The use of mobile within travel – whether for leisure, business or commuting – is rapidly become the norm as consumers and business people turn increasingly to mobile devices when booking, travelling and working.
So finds research amongst 1500 respondents from 25 countries carried out by BuzzCity, which finds that the number of mobile users travelling for business travel has tripled within a year; from 9% a year ago to 24% at the end of 2014. Between business and leisure a total of 33% of respondents travel internationally, indicating that the role of today’s global workforce often involves frequent domestic and international travel.
Results found that 1 on 4 use their mobiles to book (28%) or pay (24%) for their daily commute; double the figure from 2013. Also notable is the increase ( 50%) in mobile use across business and leisure travellers; 30% rely purely on their mobiles to make last minute bookings, making it the most preferred device for ticket or room bookings.
While on holiday, 1 in 5 ( 21%) travellers choose to remain ‘unconnected’ during their holidays , while over a third (40%) stated that their phone is the most used recreational device for passing the time, to stay in touch with friends and family (29%) and keeping up with work (22%). Mobile is also a key tool for research and getting around, with 1 in 5 (24%) using their phones to find out about local tourist information, restaurants and attractions.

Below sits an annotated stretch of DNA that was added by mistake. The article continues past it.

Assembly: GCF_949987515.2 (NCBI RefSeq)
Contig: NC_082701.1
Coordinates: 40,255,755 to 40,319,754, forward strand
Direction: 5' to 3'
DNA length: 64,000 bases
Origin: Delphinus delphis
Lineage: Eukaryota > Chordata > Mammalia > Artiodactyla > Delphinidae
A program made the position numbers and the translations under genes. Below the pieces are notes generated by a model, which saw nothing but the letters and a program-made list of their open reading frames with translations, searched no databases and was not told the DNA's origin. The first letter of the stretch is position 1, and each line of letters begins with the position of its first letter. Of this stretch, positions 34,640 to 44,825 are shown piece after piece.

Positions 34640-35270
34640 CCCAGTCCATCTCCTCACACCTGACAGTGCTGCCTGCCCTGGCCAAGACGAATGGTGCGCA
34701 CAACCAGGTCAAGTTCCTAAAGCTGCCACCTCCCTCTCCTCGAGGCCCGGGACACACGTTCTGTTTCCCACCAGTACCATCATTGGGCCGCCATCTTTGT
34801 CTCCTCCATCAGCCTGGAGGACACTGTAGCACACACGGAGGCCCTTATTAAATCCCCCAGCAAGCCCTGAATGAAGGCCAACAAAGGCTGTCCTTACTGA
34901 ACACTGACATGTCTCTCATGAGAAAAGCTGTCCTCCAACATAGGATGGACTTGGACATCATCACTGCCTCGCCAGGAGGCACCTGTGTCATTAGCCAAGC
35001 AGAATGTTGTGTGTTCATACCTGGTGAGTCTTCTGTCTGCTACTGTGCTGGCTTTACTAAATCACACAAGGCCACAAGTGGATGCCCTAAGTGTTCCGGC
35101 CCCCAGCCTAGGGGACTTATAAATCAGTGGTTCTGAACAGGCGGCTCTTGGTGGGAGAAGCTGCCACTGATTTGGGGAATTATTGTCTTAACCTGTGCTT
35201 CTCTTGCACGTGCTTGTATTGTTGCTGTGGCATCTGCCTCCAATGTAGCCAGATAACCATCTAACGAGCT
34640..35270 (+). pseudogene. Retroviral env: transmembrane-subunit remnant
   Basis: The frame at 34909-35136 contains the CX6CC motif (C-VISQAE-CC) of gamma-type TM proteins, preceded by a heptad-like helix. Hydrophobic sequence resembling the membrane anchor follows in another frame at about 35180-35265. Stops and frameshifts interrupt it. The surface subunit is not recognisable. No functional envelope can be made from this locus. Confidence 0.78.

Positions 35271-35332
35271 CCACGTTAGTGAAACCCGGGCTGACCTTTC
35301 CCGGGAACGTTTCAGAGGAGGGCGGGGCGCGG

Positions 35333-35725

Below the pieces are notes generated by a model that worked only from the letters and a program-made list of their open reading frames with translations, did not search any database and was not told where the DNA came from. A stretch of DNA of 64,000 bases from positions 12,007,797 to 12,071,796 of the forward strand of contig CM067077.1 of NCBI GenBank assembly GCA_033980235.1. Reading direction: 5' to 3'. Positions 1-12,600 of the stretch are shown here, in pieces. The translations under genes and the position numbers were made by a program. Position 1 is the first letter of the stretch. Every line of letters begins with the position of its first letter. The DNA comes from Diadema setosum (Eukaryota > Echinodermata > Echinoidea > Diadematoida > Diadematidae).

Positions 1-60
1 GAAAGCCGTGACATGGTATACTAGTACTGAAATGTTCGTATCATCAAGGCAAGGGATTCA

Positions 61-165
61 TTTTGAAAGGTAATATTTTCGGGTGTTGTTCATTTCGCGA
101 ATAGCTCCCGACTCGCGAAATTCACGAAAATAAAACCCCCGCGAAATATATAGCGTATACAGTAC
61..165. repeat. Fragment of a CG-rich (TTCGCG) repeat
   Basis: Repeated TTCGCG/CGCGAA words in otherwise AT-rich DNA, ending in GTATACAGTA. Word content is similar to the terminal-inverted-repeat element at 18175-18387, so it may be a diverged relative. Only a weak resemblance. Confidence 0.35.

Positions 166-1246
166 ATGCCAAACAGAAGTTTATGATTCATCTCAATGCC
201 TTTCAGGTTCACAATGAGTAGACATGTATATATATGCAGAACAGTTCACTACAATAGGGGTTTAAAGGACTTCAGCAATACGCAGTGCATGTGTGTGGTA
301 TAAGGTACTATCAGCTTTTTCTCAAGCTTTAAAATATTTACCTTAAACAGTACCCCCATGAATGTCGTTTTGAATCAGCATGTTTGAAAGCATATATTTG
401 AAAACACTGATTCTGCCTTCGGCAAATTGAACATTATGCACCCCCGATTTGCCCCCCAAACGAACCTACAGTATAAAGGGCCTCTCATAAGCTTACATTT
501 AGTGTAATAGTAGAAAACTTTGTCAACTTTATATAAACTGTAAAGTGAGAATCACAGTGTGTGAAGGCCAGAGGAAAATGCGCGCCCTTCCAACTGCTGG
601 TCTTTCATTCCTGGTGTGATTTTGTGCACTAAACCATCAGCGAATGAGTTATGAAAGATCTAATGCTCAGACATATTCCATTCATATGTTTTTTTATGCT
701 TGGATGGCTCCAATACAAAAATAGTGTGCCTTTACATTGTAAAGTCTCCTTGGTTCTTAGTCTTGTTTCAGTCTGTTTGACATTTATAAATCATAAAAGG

“Multi-channel surfing has resulted in higher demand for access among travellers and meeting this demand may yet be business critical for airports, hotels and public transport services”, Dr KF Lai, founder and CEO at BuzzCity says. “Free Wifi is no longer a perk and more hotels will see this as a game changing move for their businesses”
Mobile has transformed the way consumers do pretty much everything; travellers begin their journeys armed with devices such as smartphones, tablets and laptops. In the coming year, the report predicts, it’s going to be even more prevalent in the travel industry and operators must consider ways to facilitate access to all the information that travellers need. Adapting to this is an essential step for to remaining relevant with the next wave of leisure and business travellers.
The report can be found here